Donald Abrams, MD
- Integrative Oncologist, UCSF Osher Center for Integrative Health
- Professor, Department of Medicine
Clinical Specialties at the Osher Center
Dr. Donald Abrams provides integrative medicine consultations to people living with and beyond cancer at the Osher Center, with an emphasis on nutrition and cancer. In addition to his role at the Osher Center, he is also a general oncologist at Zuckerberg San Francisco General Hospital and Trauma Center.
He was the president of the Society for Integrative Oncology in 2010 and has been a member of various education sub-committees of the American Society of Clinical Oncology. He was chief of the Hematology-Oncology Division at Zuckerberg San Francisco General from 2003-2017. He co-edited the Oxford University Press textbook “Integrative Oncology” with Andrew Weil, MD. He was also named a “Top Cancer Doctor” in Newsweek’s 2015 Special Health Issue on Curing Cancer, in the category of Medical Oncology (details).
Prior to specializing in oncology, Dr. Abrams worked in the field of HIV. He has served as assistant director of the UCSF Positive Health Program at San Francisco General Hospital and was chair of the Community Consortium, a professional association of more than 200 primary care providers treating Bay Area patients with HIV. He has conducted numerous clinical trials investigating complementary therapies in patients with HIV, including therapeutic touch, traditional Chinese medicine interventions, medical marijuana, medicinal mushrooms, and distant healing.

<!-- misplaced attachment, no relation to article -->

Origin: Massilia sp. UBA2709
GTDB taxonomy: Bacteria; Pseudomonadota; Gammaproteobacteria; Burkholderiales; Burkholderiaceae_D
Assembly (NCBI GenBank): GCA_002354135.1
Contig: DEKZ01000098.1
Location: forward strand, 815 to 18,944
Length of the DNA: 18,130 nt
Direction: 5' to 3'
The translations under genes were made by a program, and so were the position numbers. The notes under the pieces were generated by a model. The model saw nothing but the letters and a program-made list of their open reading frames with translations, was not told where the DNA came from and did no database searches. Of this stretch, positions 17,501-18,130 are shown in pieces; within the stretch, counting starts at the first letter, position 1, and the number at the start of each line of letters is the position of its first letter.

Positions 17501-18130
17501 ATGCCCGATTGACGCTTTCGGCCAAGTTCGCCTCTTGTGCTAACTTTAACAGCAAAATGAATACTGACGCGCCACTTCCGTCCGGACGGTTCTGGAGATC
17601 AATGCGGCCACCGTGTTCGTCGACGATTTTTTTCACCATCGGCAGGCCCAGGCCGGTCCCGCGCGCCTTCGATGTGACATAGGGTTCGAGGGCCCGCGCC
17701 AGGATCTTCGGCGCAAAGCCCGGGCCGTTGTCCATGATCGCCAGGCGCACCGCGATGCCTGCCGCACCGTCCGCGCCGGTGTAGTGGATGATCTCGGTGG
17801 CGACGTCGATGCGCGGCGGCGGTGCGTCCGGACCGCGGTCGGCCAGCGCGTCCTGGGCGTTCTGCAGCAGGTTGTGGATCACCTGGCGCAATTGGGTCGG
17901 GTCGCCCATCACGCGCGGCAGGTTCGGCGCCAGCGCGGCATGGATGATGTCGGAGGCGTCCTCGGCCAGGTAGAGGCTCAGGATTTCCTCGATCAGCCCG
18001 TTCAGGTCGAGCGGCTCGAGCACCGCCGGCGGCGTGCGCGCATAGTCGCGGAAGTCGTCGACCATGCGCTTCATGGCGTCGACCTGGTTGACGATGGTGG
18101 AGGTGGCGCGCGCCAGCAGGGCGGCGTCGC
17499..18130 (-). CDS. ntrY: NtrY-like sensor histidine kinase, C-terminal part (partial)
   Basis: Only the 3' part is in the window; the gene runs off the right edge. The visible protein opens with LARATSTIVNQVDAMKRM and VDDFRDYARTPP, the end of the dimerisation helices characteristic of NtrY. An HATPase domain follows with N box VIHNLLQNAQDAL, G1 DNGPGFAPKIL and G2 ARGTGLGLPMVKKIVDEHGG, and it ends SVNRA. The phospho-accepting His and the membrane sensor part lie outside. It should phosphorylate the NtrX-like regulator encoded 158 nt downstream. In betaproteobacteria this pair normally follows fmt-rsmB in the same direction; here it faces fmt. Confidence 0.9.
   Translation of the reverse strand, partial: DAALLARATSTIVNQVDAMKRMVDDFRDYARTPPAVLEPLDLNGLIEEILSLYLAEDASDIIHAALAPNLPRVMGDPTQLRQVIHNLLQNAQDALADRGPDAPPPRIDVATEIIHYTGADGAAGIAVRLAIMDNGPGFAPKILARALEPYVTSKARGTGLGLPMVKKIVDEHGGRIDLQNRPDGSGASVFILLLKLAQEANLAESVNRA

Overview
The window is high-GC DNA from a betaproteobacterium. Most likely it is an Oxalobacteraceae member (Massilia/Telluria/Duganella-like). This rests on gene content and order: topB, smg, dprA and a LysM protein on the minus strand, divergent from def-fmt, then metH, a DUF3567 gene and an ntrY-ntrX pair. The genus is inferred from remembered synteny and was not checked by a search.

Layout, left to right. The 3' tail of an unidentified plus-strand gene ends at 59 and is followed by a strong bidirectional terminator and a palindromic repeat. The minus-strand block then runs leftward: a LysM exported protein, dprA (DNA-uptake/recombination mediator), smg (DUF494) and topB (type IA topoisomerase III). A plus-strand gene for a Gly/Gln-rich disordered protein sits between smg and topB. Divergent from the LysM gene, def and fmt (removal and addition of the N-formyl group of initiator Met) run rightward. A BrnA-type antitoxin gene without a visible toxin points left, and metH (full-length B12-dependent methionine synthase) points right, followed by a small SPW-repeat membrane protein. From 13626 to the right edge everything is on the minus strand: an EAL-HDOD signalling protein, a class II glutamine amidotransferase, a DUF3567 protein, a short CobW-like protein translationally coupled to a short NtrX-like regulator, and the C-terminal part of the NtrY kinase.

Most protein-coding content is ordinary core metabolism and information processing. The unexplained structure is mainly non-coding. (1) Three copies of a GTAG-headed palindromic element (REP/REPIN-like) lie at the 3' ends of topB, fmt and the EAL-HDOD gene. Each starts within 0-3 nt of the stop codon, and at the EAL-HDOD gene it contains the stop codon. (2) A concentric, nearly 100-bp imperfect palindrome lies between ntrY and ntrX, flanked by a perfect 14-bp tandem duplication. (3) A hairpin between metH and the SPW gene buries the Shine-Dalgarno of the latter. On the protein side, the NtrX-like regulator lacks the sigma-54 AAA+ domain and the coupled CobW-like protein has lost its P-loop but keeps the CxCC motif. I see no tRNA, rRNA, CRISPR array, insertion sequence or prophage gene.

Education and Training
- Fellowship in Hematology-Oncology, UCSF Cancer Research Institute
- Fellowship in Integrative Medicine, University of Arizona, Arizona Center for Integrative Medicine
- Internal Medicine Residency Training, Kaiser Foundation Hospital, San Francisco
- MD, Stanford University
- AB, Molecular Biology, Brown University
Personal Statement and Approach
I believe people, especially those getting cancer treatments, really benefit from having both a conventional treatment plan as well as a whole-person approach. Good nutrition is an important part of the regimen, but other facets include nutritional supplements, physical activity, yoga, traditional Chinese medicine including acupuncture, and stress reduction with massage, guided imagery, biofeedback, and meditation.